13 Mistakes to Avoid in Fight Scenes
July 2, 2012
Rayne Hall is professional writer and editor. She has had over 30 books published under several pen names, in several genres(mostly fantasy, horror and non-fiction), in several languages (mostly English, German, Polish and Chinese), by several publishers, under several pen names.
In her eBook, Writing Fight Scenes, Rayne Hall provides step-by-step information on how to create fictional fights, which leave the reader breathless with excitement.
The book gives you a six-part structure to use as blueprint for your scene. It reveals tricks how to combine fighting with dialogue, which senses to use when and how, how to create a sense of realism, and how to stir the reader’s emotions.
You’ll decide how much violence your scene needs, what’s the best location, how your heroine can get out of trouble with self-defence and how to adapt your writing style to the fast pace of the action. There are sections on female fighters, male fighters, animals and weres, psychological obstacles, battles, duels, brawls, riots and final showdowns. For the requirements of your genre, there is even advice on how to build erotic tension in a fight scene, how magicians fight, how pirates capture ships and much more. You will learn about different types of weapons, how to use them in fiction, and how to avoid embarrassing blunders. Note: The book uses British spellings.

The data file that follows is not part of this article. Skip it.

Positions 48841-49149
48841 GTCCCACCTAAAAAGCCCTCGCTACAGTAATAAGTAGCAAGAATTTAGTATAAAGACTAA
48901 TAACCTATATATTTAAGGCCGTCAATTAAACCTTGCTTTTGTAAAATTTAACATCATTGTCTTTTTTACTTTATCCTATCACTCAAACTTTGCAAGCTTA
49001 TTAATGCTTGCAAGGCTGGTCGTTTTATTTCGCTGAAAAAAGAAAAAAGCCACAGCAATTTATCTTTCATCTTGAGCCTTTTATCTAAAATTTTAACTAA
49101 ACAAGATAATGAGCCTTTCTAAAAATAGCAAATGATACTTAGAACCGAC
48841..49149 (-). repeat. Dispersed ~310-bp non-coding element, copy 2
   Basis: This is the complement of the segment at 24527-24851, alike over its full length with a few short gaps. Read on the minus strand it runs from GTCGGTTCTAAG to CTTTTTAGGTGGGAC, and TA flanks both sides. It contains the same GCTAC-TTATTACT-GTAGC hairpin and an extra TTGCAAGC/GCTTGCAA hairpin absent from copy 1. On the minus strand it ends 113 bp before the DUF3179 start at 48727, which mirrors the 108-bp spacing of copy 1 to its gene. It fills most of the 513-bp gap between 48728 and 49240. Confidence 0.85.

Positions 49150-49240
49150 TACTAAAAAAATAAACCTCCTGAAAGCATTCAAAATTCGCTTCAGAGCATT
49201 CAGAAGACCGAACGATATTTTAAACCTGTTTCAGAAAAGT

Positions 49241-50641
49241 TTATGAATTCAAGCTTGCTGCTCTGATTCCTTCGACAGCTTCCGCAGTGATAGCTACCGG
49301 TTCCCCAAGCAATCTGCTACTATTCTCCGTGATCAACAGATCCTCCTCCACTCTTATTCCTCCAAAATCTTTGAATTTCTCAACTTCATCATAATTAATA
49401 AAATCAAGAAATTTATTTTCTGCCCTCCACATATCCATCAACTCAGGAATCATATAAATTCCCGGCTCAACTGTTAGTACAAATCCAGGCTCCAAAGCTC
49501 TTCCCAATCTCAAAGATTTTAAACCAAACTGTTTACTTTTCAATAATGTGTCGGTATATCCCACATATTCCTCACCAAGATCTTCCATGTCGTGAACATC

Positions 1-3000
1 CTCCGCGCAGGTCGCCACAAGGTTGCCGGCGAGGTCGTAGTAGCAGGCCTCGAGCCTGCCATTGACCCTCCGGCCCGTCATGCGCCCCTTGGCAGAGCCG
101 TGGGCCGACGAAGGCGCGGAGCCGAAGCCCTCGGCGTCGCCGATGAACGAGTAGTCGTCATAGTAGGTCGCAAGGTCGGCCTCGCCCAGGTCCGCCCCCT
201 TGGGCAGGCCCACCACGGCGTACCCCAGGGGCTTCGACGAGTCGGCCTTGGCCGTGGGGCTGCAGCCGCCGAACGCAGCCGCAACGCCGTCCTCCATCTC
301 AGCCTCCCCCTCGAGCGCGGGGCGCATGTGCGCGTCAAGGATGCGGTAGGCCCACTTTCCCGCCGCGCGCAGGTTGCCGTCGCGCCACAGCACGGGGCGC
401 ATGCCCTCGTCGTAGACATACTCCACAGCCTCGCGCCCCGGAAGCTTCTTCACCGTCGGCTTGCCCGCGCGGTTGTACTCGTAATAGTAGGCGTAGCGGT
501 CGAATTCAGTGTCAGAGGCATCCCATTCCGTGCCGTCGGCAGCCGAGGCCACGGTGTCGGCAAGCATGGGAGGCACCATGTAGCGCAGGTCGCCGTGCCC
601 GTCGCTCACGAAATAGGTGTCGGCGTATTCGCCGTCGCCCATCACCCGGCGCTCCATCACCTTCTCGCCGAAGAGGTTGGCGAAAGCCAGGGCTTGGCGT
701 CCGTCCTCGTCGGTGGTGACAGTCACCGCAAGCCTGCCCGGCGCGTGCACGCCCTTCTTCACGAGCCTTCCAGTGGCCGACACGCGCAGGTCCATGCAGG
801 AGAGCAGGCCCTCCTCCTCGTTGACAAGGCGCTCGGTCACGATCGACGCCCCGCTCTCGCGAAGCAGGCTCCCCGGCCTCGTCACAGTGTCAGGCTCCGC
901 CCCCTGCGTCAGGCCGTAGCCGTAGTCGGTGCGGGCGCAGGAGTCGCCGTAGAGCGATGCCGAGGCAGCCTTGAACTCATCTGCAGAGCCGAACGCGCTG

Nothing at stake … as if the characters put their lives at risk without purpose
Absence of emotion … as if the fighter didn’t feel fear, fury or despair
Generic setting … as if the fight took place in ‘white space’
Making it easy for the hero by giving him a superior weapon, superior armour, superior strength and superior skills … as if he couldn’t rise to a genuine challenge
Fighters holding a leisurely conversation with long, carefully articulated sentences … as if they had plenty of breath to spare during the swashbuckling
Implausible fight skills … as if the situation instantly granted the Regency damsel a black belt in karate
Inventing a fancy weapon for the hero … as if a gimmicky-shaped sword stood a chance against a blade of tried-and-tested standard design
Long sentences … as if fighting was a leisurely, slow-paced activity
Lots of adverbs … as if any sense of speed created by a verb must be squashed instantly
Weapons from the wrong period … as if an ancient Greek would use a medieval greatsword, or a Norman knight a nineteenth century cavalry sabre
Weapons performing tasks they can’t do … as if an epee sword could split skulls or a small pistol stop a running target at a thousand feet
The character thinks deep philosophical thoughts … as if fighting off deadly blows were so easy that he could concentrate on something else
The fighter observes what his mates are doing at the other side of the battlefield and the sun setting on the horizon … as if the immediate danger didn’t require all his attention